Miguel and Michelle Bazos die in an apartment collapse near Miami Beach

Michelle Bazos dies in the Surfside apartment collapse.

Michelle Bazos dies in the Surfside apartment collapse.

through Facebook

Father-daughter duo Miguel and Michelle Bazos, dedicated world travelers and professionals, died when the Champlain Tower in the South in Surfside, Florida, collapsed on June 24.

Michelle traveled to Miami with her best friend from college, 24-year-old Anastasia Gromova. Pazos’ father, 55-year-old Miguel, owned an apartment in the oceanfront Surfside Tower apartment. The friends wanted to take a vacation together before Anastasia moved to Japan to teach English and travel the region.

The bodies of Miguel and Michel were found on July 8 and 9, respectively; Anastasia was among the last victims to be found, He recovered on July 18.

Cuban Miguel Angel Pazos attended Vladimir Ilyich Lenin Vocational School near Havana during the 1970s. At the Secondary Boarding Institute, colloquially known as “La Lenin,” Bazzos was a famous student leader who took his studies very seriously, classmate and friend Rafael Gutierrez said.

“I remember once he had a fracture, and when he got back with his crew, everyone started clapping,” recalls Gutierrez, a freelance translator for McClatchy, which owns the Miami Herald.

After graduating from high school, Miguel went to the Soviet Union to study nuclear engineering. He fell in love with a Russian woman, named Elena, who later became his wife. The couple moved to Canada and had two children.

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Miguel Angel Buzos

Michelle Bazos, 23, was the youngest of Miguel’s two children. She was born in Buren, a small town in the Canadian province of Newfoundland and Labrador. She had one brother, Alan.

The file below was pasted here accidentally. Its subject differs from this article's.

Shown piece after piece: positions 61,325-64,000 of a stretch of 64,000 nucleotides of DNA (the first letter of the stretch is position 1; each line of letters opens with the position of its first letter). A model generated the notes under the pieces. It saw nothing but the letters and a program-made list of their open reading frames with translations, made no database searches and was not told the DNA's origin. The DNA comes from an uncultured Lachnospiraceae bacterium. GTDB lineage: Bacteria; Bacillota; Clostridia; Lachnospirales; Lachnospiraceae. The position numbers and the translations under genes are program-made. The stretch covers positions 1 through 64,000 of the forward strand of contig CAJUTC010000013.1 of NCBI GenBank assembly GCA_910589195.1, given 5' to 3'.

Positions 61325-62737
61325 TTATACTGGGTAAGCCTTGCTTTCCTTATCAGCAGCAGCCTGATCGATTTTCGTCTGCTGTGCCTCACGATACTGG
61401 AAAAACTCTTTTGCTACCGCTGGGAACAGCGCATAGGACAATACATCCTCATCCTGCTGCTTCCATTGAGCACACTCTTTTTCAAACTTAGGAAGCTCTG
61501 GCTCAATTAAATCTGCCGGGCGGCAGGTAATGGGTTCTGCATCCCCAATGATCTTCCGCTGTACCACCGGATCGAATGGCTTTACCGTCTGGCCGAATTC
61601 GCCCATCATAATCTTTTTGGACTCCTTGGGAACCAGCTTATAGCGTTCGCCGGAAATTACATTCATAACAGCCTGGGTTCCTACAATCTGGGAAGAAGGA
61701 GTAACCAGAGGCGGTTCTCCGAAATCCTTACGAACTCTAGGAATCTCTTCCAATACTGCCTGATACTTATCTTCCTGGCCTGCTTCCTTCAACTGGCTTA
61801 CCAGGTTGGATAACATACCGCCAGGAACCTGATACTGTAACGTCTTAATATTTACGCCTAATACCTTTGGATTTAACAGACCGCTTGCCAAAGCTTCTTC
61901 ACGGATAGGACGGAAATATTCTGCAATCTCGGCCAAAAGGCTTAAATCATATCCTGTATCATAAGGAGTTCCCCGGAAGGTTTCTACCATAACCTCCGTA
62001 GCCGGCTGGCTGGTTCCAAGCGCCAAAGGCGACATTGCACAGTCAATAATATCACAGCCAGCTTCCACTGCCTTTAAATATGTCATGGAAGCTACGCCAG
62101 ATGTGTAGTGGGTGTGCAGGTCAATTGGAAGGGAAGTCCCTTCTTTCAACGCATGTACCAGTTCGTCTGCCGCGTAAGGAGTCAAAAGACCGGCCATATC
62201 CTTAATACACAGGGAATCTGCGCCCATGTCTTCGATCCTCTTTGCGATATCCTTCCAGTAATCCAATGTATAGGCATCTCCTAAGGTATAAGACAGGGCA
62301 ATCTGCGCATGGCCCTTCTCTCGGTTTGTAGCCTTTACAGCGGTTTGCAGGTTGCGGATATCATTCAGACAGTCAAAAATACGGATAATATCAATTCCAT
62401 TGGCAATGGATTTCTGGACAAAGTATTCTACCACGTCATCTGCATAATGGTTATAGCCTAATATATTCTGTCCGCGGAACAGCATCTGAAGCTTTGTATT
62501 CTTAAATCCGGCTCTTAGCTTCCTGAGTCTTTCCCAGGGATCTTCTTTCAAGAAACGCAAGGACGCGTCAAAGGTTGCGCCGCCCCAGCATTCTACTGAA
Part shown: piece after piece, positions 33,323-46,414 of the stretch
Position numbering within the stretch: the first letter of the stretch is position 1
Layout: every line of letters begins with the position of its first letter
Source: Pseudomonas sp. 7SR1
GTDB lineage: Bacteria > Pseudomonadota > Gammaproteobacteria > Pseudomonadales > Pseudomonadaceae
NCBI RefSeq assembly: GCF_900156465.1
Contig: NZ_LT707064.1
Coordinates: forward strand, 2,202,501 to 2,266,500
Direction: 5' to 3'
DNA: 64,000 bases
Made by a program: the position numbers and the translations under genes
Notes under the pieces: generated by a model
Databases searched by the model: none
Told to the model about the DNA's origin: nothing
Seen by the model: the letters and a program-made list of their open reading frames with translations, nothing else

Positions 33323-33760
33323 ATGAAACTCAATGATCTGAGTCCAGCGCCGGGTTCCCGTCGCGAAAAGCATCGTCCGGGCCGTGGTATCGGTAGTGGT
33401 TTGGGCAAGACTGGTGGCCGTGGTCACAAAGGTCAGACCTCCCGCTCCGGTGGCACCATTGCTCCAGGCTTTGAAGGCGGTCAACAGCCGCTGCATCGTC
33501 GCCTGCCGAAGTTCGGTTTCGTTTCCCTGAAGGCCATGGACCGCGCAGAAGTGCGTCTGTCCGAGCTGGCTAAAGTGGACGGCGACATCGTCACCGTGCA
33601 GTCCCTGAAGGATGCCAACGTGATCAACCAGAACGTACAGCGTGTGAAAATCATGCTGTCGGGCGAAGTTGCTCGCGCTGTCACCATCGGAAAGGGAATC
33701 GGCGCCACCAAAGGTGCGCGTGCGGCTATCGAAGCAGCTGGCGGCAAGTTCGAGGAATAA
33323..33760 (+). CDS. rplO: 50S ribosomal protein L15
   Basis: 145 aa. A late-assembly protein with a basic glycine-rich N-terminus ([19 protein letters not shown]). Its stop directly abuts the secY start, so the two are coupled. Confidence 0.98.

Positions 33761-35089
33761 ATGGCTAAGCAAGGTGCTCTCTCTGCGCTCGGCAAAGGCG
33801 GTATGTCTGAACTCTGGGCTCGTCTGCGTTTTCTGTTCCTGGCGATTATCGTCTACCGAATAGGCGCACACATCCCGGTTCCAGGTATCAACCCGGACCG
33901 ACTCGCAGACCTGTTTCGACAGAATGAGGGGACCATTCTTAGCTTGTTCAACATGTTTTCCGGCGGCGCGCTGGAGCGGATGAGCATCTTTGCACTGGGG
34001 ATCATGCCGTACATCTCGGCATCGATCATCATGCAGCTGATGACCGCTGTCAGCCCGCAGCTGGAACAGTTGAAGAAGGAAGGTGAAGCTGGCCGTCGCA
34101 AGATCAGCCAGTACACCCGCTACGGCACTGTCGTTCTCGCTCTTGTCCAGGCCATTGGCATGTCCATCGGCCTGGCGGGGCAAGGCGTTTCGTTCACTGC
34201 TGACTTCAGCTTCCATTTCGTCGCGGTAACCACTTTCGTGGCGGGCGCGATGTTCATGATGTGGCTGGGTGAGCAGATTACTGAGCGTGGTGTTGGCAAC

“Michelle was the sunshine in my life,” her mother told the Canadian Broadcasting Network. “She was everything to me.”

Michele has grown up across continents and countries, shaped and shaped by different cultures. She moved to the coastal Mexican city of Veracruz when she was a little girl.

“I was four years old, learning Spanish and how to ditch piñatas along the way,” young Michelle wrote of living in Mexico.

The Pazos family moved to the United Arab Emirates in 2006, where Michelle attended the American School of Dubai. In International City, Michelle wrote in a school blog, she lived in an apartment for the first time, traveled to countries she “never dreamed of seeing,” lived ice skating again, and spent countless hours at the Victory Leisureland skating rink.

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Michelle Bazos, who died in the Surfside collapse, was a talented figure skater. through Facebook

She was an active member of her high school community, which she called her “favorite part of Dubai”. She participated in many extracurricular disciplines, including track and field. She also skis competitively.

“Both are very logical activities to do in the desert,” she once joked.

The school’s alumni page said Michele still maintains several school and regional athletic records, including “200, 400 and 800-meter dashes, hurdles, relays, and the long jump.” She has been named MVP many times.

Teachers, school staff, friends and former students mourned the loss on social media.